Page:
(Courtesy of the Houghton Library.)
Because, for this birthday Zoom event, we baked together, ate together, read together, and shared words of yours. Oh, the pleasure. Oh, the love. Somehow you always seem to bring people together, another kind of hope with feathers.
Photo of Dickinson still (courtesy of the Houghton Library).
I wanted to learn more about how Christine and Emily organized such a special event for you and us, and given the ephemerality of Zoom or any reading events, and the eating of cake, I thought it’d be nice to hold space for and archive what occurred. The specialness of celebrating you. The poetry. The community. Light. For when I responded to the invitation by Christine and Emily, I wrote something like, “this event is a kind of salve,” and really it was. I didn’t use numerous exclamation points. I just used that word. Salve.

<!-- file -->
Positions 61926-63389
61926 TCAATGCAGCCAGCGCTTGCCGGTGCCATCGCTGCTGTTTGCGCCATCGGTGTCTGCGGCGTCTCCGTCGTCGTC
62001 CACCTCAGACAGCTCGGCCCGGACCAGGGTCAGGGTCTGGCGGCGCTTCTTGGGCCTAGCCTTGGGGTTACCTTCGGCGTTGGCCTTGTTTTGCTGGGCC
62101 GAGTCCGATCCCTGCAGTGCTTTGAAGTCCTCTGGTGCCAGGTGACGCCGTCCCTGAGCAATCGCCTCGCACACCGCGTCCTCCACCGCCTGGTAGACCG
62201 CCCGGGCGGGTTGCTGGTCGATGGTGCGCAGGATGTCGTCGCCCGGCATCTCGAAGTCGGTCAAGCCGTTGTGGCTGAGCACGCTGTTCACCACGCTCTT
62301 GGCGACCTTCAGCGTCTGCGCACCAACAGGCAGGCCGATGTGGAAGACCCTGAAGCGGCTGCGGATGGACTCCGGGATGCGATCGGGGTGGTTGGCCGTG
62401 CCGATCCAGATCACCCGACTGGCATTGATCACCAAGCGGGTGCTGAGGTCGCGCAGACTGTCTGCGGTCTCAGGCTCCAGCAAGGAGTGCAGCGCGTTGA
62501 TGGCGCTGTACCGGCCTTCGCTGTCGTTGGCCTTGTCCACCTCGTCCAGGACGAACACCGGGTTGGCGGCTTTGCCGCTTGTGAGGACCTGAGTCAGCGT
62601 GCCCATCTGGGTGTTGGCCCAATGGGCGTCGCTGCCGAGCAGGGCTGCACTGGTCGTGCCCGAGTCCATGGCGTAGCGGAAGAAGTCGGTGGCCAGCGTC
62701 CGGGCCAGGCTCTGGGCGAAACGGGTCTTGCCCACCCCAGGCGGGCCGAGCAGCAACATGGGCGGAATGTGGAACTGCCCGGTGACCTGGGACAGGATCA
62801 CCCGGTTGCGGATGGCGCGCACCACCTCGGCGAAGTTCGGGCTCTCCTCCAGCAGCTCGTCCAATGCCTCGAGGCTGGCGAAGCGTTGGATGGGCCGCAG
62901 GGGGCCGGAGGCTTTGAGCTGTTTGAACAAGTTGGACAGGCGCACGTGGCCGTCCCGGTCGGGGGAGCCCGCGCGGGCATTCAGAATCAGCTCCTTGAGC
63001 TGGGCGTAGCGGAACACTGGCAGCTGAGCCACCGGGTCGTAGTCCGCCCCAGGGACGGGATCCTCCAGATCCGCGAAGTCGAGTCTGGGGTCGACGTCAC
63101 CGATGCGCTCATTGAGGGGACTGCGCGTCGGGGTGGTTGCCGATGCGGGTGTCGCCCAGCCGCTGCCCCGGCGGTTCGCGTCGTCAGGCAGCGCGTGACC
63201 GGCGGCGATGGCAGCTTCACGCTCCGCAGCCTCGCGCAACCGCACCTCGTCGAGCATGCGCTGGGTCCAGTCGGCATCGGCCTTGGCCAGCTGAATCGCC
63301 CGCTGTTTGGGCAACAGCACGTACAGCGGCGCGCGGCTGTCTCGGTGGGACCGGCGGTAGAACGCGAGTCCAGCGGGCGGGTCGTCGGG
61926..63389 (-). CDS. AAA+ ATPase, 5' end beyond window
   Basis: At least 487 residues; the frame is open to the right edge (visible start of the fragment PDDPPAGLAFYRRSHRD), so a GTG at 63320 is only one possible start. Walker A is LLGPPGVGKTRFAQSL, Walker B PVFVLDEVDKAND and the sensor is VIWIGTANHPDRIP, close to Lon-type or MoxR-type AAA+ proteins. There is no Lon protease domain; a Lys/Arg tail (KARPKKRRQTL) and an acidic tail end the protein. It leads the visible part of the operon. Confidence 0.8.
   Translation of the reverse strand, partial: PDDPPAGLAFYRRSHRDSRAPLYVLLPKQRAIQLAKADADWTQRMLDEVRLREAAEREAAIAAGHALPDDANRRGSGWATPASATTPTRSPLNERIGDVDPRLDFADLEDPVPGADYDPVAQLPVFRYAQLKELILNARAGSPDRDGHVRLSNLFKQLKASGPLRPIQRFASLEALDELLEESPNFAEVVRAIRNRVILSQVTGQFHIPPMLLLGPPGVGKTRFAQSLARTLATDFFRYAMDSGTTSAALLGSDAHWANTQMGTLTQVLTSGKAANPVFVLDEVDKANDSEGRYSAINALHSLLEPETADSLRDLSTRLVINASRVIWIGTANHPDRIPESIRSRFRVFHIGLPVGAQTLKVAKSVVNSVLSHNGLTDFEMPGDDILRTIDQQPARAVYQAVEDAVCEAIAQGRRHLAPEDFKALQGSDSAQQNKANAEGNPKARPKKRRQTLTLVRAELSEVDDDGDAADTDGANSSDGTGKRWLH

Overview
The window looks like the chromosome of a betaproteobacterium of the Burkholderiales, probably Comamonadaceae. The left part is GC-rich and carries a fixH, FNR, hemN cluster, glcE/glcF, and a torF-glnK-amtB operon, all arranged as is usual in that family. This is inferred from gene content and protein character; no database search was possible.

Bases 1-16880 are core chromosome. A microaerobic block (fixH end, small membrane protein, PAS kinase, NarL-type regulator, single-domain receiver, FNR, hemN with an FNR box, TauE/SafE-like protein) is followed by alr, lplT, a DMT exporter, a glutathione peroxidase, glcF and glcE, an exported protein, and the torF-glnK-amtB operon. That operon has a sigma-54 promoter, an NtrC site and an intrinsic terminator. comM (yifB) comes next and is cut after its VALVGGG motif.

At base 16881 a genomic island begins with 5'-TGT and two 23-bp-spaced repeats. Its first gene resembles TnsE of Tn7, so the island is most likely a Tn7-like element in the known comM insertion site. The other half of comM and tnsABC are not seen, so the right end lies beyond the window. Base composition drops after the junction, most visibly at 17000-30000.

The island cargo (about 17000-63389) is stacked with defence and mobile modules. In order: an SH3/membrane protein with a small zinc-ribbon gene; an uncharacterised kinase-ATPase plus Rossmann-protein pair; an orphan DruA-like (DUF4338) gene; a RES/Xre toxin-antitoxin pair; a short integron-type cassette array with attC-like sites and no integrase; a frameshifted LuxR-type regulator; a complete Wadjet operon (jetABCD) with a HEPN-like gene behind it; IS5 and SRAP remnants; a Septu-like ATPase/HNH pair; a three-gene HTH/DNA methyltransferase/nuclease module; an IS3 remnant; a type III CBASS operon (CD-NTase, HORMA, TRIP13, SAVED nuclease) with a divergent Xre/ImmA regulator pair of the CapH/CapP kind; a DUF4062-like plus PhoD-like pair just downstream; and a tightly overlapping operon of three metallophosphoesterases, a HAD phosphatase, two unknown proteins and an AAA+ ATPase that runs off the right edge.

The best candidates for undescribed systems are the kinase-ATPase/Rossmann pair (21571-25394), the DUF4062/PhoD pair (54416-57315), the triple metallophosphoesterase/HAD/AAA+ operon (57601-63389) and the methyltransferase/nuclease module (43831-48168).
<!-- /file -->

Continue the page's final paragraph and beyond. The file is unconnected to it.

Emily Walhout (going forward will be called Emily), with other librarians at the Houghton, we’ll learn more later, started baking your black cake in 2015, and it became a tradition.
I should mention that Emily is, alongside a librarian, a professional viola da gamba and baroque cello player of music from 1500–1750. Christine is also a librarian at the Houghton Library, and has expertise in underground Soviet Union and writers and poets. Together, this year they made the perfect pair to create a stunning intergenerational and diverse group of women writers all engaged in your work. (They invited one male poet who could not attend.) Perhaps all for the better, maybe. :)